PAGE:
19F NMR metabolomics for the elucidation of microbial degradation pathways of fluorophenols

M.G. Boersma, I. Solyanikova, W.J.H. van Berkel, J. Vervoort, L.A. Golovleva, I.M.C.M. Rietjens

Research output: Contribution to journalArticleAcademicpeer-review


In vivo or in situ nuclear magnetic resonance (NMR) offers a powerful tool to study the degradation of xenobiotics by microorganisms. Most studies reported are based on the use of heteronuclei, and experiments with xenobiotics have been limited because specifically labeled xenobiotics are not commercially available, with the exception of 19F and 31P. 1H NMR is, thus, of great interest in this area. To avoid problems caused by the presence of water and intrinsic metabolite signals, some studies were performed using a deuterated medium or specific detection of protons linked to the 13C-15N enriched pattern. We report here the application of in situ 1H NMR, performed directly on culture media, to study the metabolism of heterocyclic compounds. In this review, we show that a common pathway is involved in the biodegradation of morpholine, piperidine, and thiomorpholine by Mycobacterium aurum MO1 and Mycobacterium sp. RP1. In all cases, the first step is the cleavage of the C-N bond, which results in an amino acid. Thiomorpholine is first oxidized to sulfoxide before the opening of the ring. The second step is the deamination of the intermediate amino acid, which leads to the formation of a diacid. We have shown that the cleavage of the C-N bond and the oxidation of thiomorpholine are initiated by reactions involving a cytochrome P450. Journal of Industrial Microbiology & Biotechnology (2001) 26, 2-8.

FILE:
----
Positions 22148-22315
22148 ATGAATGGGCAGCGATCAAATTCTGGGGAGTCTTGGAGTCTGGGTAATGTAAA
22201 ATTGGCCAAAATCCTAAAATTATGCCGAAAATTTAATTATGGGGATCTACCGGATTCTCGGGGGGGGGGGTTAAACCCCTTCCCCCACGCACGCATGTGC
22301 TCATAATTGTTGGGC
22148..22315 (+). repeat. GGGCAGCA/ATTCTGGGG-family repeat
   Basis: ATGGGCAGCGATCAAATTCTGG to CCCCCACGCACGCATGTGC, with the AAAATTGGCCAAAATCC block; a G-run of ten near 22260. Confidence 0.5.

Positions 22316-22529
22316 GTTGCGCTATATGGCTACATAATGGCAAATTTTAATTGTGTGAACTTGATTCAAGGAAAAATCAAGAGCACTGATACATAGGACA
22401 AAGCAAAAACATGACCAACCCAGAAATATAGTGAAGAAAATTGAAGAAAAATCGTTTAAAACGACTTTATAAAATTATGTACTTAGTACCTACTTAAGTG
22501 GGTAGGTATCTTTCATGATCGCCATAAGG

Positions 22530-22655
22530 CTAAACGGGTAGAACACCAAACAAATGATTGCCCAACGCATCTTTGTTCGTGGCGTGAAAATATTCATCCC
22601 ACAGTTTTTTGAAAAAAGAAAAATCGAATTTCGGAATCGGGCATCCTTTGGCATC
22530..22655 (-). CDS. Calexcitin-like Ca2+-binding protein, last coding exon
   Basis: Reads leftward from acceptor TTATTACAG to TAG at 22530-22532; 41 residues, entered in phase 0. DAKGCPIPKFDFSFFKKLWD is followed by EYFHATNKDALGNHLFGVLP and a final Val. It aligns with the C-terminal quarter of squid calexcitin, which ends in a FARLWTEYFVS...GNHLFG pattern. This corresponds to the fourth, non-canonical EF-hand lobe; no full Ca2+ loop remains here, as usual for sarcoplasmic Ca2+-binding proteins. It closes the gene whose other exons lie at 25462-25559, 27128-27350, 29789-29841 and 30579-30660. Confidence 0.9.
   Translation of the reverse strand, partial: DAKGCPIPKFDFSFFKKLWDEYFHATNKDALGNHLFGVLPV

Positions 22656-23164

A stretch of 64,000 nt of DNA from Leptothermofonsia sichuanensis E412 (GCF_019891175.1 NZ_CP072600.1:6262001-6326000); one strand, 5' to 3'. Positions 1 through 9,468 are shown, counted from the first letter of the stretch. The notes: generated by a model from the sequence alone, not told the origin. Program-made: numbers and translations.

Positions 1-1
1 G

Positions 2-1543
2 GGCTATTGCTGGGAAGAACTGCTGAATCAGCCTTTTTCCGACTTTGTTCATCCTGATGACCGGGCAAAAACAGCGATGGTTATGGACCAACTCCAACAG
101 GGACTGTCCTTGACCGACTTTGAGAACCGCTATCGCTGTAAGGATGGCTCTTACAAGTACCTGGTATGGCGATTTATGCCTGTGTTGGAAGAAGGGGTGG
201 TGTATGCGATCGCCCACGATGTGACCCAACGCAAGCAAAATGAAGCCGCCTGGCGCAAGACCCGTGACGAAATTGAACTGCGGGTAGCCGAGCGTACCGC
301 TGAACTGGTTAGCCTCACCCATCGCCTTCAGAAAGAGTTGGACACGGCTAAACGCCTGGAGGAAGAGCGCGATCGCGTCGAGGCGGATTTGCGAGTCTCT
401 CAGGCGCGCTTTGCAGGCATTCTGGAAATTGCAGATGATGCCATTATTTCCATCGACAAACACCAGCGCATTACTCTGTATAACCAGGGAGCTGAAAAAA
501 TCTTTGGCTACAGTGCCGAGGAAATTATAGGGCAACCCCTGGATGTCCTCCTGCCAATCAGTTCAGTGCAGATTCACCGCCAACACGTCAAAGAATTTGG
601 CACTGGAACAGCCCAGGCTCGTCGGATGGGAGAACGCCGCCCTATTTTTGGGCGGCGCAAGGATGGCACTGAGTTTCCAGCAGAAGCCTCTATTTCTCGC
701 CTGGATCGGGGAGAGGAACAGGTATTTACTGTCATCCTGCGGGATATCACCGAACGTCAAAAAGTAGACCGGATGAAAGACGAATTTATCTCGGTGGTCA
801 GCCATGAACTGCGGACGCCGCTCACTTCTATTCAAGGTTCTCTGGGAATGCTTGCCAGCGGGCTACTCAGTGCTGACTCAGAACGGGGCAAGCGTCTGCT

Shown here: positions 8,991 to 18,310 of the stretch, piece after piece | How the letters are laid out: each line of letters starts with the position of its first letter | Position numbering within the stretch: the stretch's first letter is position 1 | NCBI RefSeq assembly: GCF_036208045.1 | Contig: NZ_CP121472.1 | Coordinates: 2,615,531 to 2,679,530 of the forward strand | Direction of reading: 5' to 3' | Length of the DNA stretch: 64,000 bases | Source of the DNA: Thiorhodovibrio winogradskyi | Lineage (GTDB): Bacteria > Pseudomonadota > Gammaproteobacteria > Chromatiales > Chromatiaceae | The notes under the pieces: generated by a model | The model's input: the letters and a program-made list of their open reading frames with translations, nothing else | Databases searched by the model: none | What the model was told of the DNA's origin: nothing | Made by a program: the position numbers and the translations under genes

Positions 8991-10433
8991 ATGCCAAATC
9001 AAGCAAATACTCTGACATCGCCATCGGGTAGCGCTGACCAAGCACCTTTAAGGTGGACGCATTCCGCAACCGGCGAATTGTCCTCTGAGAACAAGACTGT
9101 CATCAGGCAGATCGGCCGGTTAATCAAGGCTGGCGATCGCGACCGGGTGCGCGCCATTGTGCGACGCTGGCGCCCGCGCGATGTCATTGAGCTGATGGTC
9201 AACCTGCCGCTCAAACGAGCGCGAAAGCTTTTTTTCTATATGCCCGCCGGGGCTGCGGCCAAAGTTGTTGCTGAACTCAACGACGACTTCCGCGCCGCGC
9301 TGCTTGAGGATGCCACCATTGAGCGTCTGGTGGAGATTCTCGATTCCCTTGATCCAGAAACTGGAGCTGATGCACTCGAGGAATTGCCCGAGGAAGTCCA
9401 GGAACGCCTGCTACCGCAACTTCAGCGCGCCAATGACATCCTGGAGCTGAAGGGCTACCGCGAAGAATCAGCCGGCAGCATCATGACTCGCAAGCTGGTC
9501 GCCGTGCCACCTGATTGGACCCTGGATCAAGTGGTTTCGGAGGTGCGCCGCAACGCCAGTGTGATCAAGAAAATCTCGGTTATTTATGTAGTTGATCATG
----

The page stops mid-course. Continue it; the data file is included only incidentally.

Original languageEnglish
Pages (from-to)1-13
JournalJournal of Industrial Microbiology and Biotechnology
Publication statusPublished - 2000

Fingerprint Dive into the research topics of '19F NMR metabolomics for the elucidation of microbial degradation pathways of fluorophenols'. Together they form a unique fingerprint.

  • Cite this